Dr Raquel Mahoque Maguele, Team leader, Health Operations
Raquel Mahoque Maguele works at the WHO country office in Mozambique. She is in Beira as health operations coordinator.
"Our major focus is on prevention of waterborne diseases such as cholera, malaria prevention, continuity of treatment of chronic diseases, water and sanitation and nutrition."
What does your team do?
In the health operations team, we support the Ministry of Health in the response to cyclone Idai in such areas as disease prevention and control. Our major focus is on prevention of waterborne diseases such as cholera, malaria prevention, continuity of treatment of chronic diseases, water and sanitation and nutrition.
At the beginning of the response, soon after the cyclone hit, the priority was also trauma treatment for victims.
What have some of your challenges been?
Some of the challenges were mainly multisectoral coordination so that all sectors and partners understood the priority of diseases including cholera and malaria.
We have also had some language challenges in communicating with communities and government. Luckily we managed to overcome those challenges we continue to give direct support to the Ministry of Health and the Provincial Health Directorate.
We coordinate the partners on the ground, some of whom were already here, while others are partners who came to the Idai response.
How did you work together against cholera?
Here for example we have cholera with more than five thousand cases and we only had eight deaths. Why? Because there was disease control in place. There was a very serious job done at the cholera treatment centres that ensured there was no high mortality rate within the cholera centres, for example through oral rehydration booths.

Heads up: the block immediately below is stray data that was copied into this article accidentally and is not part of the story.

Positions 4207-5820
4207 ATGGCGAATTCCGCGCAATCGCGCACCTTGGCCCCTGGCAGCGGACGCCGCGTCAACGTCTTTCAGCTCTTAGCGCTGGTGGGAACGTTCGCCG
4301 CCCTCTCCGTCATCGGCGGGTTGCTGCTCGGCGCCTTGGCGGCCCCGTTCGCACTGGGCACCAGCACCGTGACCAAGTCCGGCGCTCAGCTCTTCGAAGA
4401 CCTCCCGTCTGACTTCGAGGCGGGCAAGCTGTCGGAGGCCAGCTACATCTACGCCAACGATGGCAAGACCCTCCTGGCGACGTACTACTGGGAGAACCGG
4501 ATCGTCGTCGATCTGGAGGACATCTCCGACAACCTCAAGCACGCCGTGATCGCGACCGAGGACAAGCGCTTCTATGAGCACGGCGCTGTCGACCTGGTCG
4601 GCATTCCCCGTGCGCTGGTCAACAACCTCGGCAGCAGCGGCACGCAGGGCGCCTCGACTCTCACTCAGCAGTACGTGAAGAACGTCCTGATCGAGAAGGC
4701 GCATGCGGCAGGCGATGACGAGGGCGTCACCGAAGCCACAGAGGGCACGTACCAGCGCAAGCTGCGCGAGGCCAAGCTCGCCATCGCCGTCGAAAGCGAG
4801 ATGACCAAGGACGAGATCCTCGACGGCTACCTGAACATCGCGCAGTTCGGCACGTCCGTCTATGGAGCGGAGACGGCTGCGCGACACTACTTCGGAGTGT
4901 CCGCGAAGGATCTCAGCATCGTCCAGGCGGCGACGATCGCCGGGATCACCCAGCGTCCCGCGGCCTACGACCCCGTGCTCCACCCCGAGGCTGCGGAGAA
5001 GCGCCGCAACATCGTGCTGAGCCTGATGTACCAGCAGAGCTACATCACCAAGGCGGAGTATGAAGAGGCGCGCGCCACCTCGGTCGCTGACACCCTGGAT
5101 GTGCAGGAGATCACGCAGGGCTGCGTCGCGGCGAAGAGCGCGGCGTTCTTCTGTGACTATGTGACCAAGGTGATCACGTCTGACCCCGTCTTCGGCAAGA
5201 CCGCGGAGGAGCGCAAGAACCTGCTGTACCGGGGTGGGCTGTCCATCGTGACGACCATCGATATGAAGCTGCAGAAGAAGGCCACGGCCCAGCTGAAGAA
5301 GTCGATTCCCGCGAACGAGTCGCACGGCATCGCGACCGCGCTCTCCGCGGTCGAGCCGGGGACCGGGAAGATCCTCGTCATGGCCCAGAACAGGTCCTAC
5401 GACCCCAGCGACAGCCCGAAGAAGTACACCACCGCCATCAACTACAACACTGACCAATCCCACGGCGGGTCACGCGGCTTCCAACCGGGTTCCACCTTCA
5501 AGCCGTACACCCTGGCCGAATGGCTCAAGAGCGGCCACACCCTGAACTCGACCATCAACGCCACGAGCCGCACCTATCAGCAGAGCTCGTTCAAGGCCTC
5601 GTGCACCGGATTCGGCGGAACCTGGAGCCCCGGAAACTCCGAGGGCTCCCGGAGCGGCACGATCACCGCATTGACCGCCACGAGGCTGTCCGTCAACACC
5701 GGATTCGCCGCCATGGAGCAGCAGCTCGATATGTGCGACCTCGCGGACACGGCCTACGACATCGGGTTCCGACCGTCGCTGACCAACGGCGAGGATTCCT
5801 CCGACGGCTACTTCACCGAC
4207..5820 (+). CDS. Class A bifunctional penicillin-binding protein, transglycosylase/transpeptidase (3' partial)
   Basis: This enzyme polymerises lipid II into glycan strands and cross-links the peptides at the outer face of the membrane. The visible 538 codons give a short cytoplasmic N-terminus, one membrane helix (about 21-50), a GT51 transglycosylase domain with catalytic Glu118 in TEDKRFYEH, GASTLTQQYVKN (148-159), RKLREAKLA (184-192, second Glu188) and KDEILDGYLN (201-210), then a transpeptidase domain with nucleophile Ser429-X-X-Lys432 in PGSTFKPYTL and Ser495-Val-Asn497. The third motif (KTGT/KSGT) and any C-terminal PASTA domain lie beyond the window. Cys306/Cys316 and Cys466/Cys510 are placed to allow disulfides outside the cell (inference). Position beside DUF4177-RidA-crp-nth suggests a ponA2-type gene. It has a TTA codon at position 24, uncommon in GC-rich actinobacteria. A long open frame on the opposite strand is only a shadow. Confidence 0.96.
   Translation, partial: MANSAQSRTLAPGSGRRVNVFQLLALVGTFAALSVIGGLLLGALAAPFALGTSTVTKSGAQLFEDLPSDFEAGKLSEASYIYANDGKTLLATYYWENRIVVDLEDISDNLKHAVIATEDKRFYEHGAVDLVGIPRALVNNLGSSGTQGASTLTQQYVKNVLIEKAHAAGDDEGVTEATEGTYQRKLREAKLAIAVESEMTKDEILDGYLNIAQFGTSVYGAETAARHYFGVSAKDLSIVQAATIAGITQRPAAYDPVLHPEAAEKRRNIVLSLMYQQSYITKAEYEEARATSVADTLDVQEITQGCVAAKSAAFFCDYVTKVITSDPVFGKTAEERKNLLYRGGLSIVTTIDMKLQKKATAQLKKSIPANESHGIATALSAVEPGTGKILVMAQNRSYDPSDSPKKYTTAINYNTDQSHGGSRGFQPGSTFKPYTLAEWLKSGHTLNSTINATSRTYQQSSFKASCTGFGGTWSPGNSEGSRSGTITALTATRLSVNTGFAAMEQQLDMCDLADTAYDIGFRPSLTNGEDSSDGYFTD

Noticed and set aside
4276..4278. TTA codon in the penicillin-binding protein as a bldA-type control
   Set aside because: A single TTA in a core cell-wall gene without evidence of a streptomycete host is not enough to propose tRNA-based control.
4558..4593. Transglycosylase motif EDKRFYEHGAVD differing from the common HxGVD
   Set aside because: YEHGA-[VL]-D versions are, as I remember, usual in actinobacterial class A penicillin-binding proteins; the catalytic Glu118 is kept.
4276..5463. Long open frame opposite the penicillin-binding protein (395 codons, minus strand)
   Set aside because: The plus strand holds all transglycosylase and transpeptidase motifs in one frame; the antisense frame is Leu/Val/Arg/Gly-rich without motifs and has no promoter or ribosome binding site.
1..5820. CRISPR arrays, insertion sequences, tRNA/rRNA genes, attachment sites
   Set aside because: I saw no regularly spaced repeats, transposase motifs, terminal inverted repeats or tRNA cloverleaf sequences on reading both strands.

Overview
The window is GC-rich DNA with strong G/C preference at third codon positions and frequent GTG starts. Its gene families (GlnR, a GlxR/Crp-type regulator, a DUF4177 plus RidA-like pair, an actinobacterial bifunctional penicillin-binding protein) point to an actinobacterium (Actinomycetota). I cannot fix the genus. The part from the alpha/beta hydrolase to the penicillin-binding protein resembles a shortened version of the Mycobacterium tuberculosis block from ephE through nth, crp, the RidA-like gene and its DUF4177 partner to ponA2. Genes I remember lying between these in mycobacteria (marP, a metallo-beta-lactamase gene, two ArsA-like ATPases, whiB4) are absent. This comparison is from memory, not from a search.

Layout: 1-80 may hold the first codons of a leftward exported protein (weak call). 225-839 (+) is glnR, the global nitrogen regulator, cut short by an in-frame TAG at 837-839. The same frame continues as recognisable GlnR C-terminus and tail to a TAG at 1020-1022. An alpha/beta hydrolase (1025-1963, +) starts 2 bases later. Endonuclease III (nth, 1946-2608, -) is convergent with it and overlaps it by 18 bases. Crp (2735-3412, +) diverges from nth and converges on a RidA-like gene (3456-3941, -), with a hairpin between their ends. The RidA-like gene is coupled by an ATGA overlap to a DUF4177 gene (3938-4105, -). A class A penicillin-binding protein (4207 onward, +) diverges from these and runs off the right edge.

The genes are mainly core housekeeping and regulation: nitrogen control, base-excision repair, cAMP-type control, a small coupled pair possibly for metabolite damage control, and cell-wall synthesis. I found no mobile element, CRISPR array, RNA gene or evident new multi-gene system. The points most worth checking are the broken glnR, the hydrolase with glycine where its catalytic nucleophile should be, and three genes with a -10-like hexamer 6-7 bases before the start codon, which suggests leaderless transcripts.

In terms of disease prevention and community-level control, much work has also been done. There has been a lot of community engagement and here has been work in the area of community and environmental sanitation.
The result is this: we had cases of cholera in some neighborhoods, but few deaths.
One of the challenges was the very structure of the city. As a result of the cyclone, several neighborhoods and many water and sanitation structures, which were already in precarious shape, were destroyed. That is why we ended up with cholera.
Malaria is also another serious problem in this situation. How did you organize work against malaria?
With the water level going down, the next disease we will see is malaria. We are supporting the Government to work with communities to distribute and use mosquito nets. Also, with the various partners involved we will support the government in conducting indoor spraying.
So, all these measures will contribute to decreasing the occurrence of malaria.
We are working to support the government and we are on the ground working with the communities, in coordination with the various partners.
Cyclone Idai had a serious impact not only on the physical health of communities but also on psychology. Can they also support people with mental trauma?
The Ministry of Health and the Provincial Health Directorate took into account this aspect of psychological trauma, as many of the service providers were affected. And we support working not only in the health area, but also one of the key areas of education, in which psychosocial support is being provided by health providers, teachers and students. We have to take care of our workers and the population.
Psychological trauma takes a long time to heal. But I have to say that the people of Sofala and the other provinces are strong. They are returning to normal life.